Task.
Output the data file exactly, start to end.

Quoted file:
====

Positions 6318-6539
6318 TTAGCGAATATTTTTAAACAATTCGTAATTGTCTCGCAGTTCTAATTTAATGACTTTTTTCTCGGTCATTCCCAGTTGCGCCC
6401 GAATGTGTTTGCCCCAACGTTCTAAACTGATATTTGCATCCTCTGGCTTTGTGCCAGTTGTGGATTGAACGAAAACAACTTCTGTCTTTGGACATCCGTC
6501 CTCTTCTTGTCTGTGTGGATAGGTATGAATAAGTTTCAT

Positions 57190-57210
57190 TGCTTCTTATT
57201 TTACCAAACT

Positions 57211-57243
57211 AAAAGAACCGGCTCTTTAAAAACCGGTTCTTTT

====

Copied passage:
Positions 6318-6539
6318 TTAGCGAATATTTTTAAACAATTCGTAATTGTCTCGCAGTTCTAATTTAATGACTTTTTTCTCGGTCATTCCCAGTTGCGCCC
6401 GAATGTGTTTGCCCCAACGTTCTAAACTGATATTTGCATCCTCTGGCTTTGTGCCAGTTGTGGATTGAACGAAAACAACTTCTGTCTTTGGACATCCGTC
6501 CTCTTCTTGTCTGTGTGGATAGGTATGAATAAGTTTCAT

Positions 57190-57210
57190 TGCTTCTTATT
57201 TTACCAAACT

Positions 57211-57243
57211 AAAAGAACCGGCTCTTTAAAAACCGGTTCTTTT